A survey of 23,000 European shoppers reveals specific ways grocers can win in fresh fruits and vegetables, boosting sales by as much as 10% even in a flat market.

European consumers tend to judge the quality of a retailer’s fresh produce department based on their apples and bananas, according to a study released by McKinsey & Co., New York. Vegetable preferences are more varied, as British shoppers closely inspect the quality of potatoes, whereas courgettes (zucchini) are important for the French. Germans will notice tomatoes the most. For the Swiss, it’s lettuce.

The study revealed that in each of the four countries surveyed, consumers are satisfied with the fresh produce department of only a few retailers.

But, how exactly do consumers judge the quality of fruits and vegetables? And, what role does this judgment play in their overall satisfaction with a retailer?

According to research, quality is the biggest factor in whether a customer will recommend a store’s fresh produce department to other people. Low prices and frequent promotions matter too, but not as much as quality. These findings hold true in all four countries surveyed.

Identifying key quality items

It’s therefore a no-brainer—quality improvements should be a grocer’s main focus. And, any improvements should be targeted and specific. This research shows that quality perception is influenced by only a handful of products—usually fewer than 10—known as key quality items (KQIs).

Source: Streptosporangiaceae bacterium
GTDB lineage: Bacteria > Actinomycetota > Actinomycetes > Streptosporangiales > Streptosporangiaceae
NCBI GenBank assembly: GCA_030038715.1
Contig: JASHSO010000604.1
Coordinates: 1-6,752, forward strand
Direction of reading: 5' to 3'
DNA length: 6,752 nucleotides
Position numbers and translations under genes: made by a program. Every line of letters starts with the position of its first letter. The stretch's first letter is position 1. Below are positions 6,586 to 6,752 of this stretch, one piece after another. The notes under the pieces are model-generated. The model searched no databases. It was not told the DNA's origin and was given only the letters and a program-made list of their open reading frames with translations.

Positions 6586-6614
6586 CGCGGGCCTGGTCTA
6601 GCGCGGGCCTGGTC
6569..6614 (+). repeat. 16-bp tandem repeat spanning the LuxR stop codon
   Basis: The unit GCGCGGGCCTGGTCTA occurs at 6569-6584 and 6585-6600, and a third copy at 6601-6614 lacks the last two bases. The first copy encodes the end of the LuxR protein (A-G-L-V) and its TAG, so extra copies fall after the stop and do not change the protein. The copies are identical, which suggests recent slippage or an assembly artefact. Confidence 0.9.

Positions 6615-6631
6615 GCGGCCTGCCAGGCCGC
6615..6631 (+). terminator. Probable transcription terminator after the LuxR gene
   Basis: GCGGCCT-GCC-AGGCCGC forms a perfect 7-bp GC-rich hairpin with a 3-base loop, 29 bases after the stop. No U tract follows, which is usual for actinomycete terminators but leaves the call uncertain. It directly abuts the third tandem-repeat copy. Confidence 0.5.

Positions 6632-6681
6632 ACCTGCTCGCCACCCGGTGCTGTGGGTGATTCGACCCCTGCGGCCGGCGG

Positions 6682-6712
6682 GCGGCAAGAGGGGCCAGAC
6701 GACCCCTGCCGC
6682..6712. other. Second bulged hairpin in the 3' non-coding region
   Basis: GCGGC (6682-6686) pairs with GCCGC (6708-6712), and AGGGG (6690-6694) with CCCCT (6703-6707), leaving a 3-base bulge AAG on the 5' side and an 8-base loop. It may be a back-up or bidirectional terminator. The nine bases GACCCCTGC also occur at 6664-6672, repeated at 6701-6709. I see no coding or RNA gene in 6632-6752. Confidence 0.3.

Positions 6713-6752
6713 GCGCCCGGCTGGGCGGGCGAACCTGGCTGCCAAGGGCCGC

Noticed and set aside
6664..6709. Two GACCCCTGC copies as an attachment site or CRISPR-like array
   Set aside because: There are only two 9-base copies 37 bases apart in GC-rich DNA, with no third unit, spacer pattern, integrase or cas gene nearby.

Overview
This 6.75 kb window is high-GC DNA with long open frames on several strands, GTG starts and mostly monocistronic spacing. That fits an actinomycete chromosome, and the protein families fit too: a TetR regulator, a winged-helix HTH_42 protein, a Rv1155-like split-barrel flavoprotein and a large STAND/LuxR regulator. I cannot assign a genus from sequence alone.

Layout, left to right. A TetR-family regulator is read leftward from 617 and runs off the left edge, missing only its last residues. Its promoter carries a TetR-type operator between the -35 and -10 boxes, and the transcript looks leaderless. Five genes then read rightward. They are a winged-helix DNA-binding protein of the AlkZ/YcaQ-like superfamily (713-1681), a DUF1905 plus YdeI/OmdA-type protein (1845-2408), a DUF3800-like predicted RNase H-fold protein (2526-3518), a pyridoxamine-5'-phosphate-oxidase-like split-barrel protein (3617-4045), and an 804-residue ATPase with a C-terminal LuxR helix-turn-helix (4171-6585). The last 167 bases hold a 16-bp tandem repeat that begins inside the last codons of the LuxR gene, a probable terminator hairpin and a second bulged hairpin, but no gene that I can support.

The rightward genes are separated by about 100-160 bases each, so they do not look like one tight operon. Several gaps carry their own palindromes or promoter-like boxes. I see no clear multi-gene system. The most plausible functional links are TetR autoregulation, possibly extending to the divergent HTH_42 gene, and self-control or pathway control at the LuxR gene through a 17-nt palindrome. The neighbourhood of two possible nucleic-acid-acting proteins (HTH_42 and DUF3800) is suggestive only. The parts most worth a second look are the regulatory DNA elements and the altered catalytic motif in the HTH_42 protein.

Each KQI meets two criteria. First, the item is important to the customers who buy it. These customers pay close attention to the item when shopping, and can differentiate good quality from poor quality, so there are typically larger variations in consumers’ quality ratings of this item. Second, a KQI has a high penetration rate in shopping baskets. In other words, many customers buy the item when they shop in the store. In short, if a retailer improves the quality of just a few products in its stores, it will significantly move the needle on customer satisfaction.

Retailers should prioritize KQIs for quality investments. The KQIs in the fresh produce department differ by country and by season.

When assessing the quality of fruits, consumers in every country tend to pay attention to three attributes in particular—taste, texture and juiciness. These attributes often relate to the specific fruit variety (which is a sourcing issue) and/or the ripeness of the fruit (which is more of a supply chain and store operations issue).

A complete refresh

A quality improvement effort should be part of a comprehensive transformation program—a complete “refresh” of the fresh food department. Such a program should start with a brief diagnostic to understand the retailer’s strengths and opportunities with regard to a number of critical elements, including its value proposition, merchandising, sourcing and supply chain, store operations and shrink management. Although retailers might think that a focus on quality necessarily leads to higher shrink rates (because products that don’t meet the quality bar will need to be discarded), this study shows there’s no such trade-off. In fact, quality issues and shrink issues often have the same root cause, whether it’s poor demand planning or suboptimal sourcing processes. Addressing these root causes is the core goal of a holistic transformation program.

Some retail executives use a “save to invest” logic to govern the transformation. Any near-term savings generated—as a result of better sourcing and lower shrink, for instance—are invested right back into improving the quality of KQIs.

If grocery retailers launch targeted, systematic and sustainable quality improvement efforts now, they can begin to see positive effects on sales and customer satisfaction in a matter of months.